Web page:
Originally published in Driving Today: Miles Driven, Not Cars Sold: 5 Takeaways on Subscription Programs.
The real disruption happening in the automobile industry today has nothing to do with technology, and everything to do with consumption.
In the space of just over a year, automobile subscriptions have transformed from novelty concepts aimed at the luxury sector into mission-critical programs targeted squarely at the mainstream.
In fact, Frost & Sullivan estimates that more than 16.3 million new and used cars are expected to be part of the vehicle subscription universe by 2025.
At this point, almost every major OEM has either launched a subscription program, or has one in the works. BMW, Porsche, Lexus, Audi, Land Rover, and Mercedes-Benz all have subscription programs. Porsche says that 80% of its subscribers are completely new to the brand. Volvo plans to have fully half of its automobiles sold on a subscription basis by 2025.
Volvo has launched its XC40 small SUV with a strong subscription program. Hertz recently launched a subscription program, just two months after its rival Enterprise made a similar announcement. Subscriptions make perfect sense for rental companies that are trying to maximize inventory usage.
The subscription model has also inspired a number of new third-party services like Canvas, Flexdrive, Carma, Silvercar, Fair, and Turo. McKinsey estimates that the automotive recurring revenue pool will grow and diversify with new services potentially becoming a ~USD 1.5 trillion market by 2030.
It’s a remarkable shift that’s completely upending the way automobiles have been manufactured, sold, and driven for over a hundred years. And the fact that it has all happened in just over the last 18 months is pretty amazing.
The Financial Times recently summed up the situation quite well, “Of all the trends sweeping the auto world — from electrification to self-driving cars — the rise of subscriptions is the one that threatens to upend a business model, honed over a century, of developing a car and selling it to motorists who replace it periodically.”
The fact of the matter is that, as consumers, we’re just not that interested in the concept of “ownership” anymore, with its inflexibility and depreciating assets. Most of us don’t just want an expensive Porsche sitting in our garage. Instead, what we want is the right vehicle — maybe a convertible for a drive down the Pacific Highway one weekend and a minivan for a family camping weekend the next — to get us from point A to point B.
It’s still going to be decades before fully autonomous vehicles completely obviate the need to have a personal vehicle. In the meantime, we’ll just subscribe.
But at the same time that these programs are exploding in popularity, some OEMs are learning the hard way that subscriptions are much more than just glorified leases. Cadillac recently paused their program, for example, in order to re-tool their financing as well as assure their reseller channels that they won’t get left behind.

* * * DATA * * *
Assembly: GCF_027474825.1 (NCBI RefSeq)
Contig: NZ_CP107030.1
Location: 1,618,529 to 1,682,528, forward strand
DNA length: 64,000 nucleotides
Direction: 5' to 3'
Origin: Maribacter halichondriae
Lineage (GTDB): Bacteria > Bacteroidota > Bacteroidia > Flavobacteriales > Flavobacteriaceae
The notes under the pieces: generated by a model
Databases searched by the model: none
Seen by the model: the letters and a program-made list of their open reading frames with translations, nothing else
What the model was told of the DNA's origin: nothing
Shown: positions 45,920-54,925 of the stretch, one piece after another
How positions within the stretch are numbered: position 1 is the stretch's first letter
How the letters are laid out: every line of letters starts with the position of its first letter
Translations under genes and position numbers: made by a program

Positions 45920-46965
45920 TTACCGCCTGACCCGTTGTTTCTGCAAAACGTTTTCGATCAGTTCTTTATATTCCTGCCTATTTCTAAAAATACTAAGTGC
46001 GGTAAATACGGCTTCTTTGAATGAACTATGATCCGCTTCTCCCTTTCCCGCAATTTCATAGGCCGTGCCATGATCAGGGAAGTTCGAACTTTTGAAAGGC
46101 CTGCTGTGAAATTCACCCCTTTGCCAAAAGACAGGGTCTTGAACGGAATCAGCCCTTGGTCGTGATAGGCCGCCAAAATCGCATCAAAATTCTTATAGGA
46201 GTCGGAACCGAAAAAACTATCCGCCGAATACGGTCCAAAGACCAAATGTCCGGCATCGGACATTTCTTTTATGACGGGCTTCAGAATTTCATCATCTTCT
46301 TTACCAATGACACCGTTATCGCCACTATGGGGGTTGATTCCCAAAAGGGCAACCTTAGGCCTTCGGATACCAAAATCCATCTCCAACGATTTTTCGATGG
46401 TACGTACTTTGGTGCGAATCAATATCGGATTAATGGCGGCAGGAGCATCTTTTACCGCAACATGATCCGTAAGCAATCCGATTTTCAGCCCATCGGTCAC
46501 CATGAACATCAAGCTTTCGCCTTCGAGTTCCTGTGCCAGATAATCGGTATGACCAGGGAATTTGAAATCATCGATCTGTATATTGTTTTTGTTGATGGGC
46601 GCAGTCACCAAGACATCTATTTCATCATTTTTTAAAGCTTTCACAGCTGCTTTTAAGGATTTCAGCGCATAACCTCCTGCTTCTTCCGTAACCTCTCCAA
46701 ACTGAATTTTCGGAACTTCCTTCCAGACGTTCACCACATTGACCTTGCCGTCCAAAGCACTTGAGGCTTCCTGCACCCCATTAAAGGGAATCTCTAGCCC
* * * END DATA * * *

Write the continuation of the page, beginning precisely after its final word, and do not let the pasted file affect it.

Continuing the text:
A stable base of recurring revenue is the ultimate economic moat, but selling access as opposed to assets entails a big shift in how you operate your company. Car companies are turning into transportation providers, and they need to transform themselves accordingly.
My company, Zuora, is currently working with seven out of the 10 biggest auto companies in the world. Here are five takeaways I would give to any auto OEM considering a subscription program:
First, the new value metric is miles driven, not units sold. The new imperative is to organize and incentivize your business around generating usage.
In fact, we’ve found that subscription companies that employ a mix of both tiered (for example, a fixed monthly cost) and usage-based pricing grow the fastest — 1.5 times faster than subscription businesses without any usage-based pricing.
Make the odometer a key part of your pricing model.
Second, as a result, your reseller channel actually becomes more important, not less. There are a lot more touchpoints as subscribers switch between vehicles and programs. Your salespeople need to think more like service providers.
Don’t think in terms of customer service — think in terms of customer success.
Third, your customer experience has to be absolutely frictionless.
These days companies live and die by the number of pain points they inflict on their customers. Subscribing to a car should be as simple as subscribing to Netflix.
Fourth, you own the asset now. You are responsible for maintenance, repairs, insurance, everything. That can seem like a daunting challenge, but it’s actually a recipe for growth.
By generating more usage of properly maintained vehicles, OEMs can generate economies of scale that will result in huge cost efficiencies.
Finally, remember that subscriptions aren’t leasing. Leasing is just about the financing. It has nothing to do with connecting with the customers.
The idea of subscriptions is to extend the margins with closer direct-to-consumer relationships and monetization opportunities.